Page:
Plato's Allegory of the Cave
Plato used this allegory in his masterpiece "The Republic" (Politeia in greek) to explain his dialectical theory of knowledge, that is based on the Theory of Forms, and in a dualistic conception of the world -There are two realms, the Visible World (Kósmos Aisthetós) and the Intelligible Realm, where Forms are (Kósmos Noetós)-.
Plato's gnoseological theory states that knowledge undergoes an ascendant and descendant process, divided in several phases, Doxa (Opinion) and Episteme (Science or Knowledge). Inside the first one there are two more phases, Eikasía (The uptake of images of the objects in the visible world) and Pistis (the assumption about the properties of the things in the visible world). Furthermore, Episteme is divided in Dianoia (The knowledge of the mathematical Forms) and Noesis (pure intellection of the Forms). Then the process descends to become aware of the Form's hierarchy and conformation.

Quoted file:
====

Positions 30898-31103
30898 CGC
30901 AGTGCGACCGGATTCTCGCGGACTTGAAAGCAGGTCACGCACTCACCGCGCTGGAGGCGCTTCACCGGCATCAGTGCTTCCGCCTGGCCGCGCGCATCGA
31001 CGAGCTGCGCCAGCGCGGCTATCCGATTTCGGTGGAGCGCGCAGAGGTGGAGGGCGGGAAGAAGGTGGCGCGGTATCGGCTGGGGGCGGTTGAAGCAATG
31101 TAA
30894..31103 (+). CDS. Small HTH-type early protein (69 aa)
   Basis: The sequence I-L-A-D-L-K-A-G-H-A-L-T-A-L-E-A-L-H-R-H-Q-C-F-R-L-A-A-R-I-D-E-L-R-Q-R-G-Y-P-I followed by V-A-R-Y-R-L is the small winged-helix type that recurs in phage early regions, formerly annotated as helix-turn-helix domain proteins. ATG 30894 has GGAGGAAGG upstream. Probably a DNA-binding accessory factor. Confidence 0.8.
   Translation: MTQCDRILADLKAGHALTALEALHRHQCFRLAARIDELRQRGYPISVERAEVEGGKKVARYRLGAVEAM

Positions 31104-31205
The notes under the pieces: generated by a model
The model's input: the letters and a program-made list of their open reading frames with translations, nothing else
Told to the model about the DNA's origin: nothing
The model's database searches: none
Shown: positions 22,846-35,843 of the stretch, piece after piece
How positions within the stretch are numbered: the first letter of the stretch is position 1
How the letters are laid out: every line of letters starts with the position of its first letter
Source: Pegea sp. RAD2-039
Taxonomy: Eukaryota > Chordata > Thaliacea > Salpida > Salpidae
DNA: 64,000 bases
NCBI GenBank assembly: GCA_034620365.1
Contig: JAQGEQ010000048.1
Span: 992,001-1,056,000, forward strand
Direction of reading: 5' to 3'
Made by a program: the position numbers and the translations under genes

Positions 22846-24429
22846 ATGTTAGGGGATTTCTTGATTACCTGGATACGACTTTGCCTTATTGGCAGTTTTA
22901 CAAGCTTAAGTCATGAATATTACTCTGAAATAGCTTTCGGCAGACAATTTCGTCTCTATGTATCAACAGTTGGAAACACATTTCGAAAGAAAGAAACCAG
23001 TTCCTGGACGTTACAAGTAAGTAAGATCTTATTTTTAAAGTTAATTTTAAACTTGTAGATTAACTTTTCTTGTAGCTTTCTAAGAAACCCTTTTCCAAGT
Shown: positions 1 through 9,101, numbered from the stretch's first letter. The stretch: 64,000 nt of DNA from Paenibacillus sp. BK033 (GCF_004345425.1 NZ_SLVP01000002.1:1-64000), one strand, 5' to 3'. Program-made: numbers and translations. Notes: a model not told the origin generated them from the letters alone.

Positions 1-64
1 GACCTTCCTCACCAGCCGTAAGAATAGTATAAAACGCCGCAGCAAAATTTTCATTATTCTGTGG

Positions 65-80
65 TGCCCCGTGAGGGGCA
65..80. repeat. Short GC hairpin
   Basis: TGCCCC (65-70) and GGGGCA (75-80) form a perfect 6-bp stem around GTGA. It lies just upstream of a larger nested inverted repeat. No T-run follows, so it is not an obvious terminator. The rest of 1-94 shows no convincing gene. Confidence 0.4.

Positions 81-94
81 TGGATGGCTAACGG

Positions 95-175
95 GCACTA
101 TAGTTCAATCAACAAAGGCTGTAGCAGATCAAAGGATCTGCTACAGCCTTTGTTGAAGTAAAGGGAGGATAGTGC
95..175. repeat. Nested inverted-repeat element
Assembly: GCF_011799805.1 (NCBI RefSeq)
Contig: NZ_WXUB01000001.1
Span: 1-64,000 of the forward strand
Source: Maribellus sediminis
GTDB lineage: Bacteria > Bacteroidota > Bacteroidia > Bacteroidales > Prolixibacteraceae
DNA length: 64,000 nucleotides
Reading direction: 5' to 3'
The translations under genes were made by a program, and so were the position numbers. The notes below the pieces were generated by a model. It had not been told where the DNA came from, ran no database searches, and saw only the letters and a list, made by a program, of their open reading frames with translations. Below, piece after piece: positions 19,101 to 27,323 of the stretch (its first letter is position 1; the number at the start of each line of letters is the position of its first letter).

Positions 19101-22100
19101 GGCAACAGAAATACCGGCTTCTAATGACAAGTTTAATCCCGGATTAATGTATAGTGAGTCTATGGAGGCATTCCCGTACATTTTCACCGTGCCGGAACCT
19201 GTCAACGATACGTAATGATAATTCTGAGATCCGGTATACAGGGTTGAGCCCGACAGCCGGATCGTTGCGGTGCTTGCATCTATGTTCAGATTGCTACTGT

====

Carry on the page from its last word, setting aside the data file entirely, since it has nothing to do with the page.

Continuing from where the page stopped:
P.S.: The text above may be a little bit cryptic for some people (taking into account that my English is not perfect and that I didn't explain some concepts), if so, I apologize.
On the first comment there are more pictures with explanation.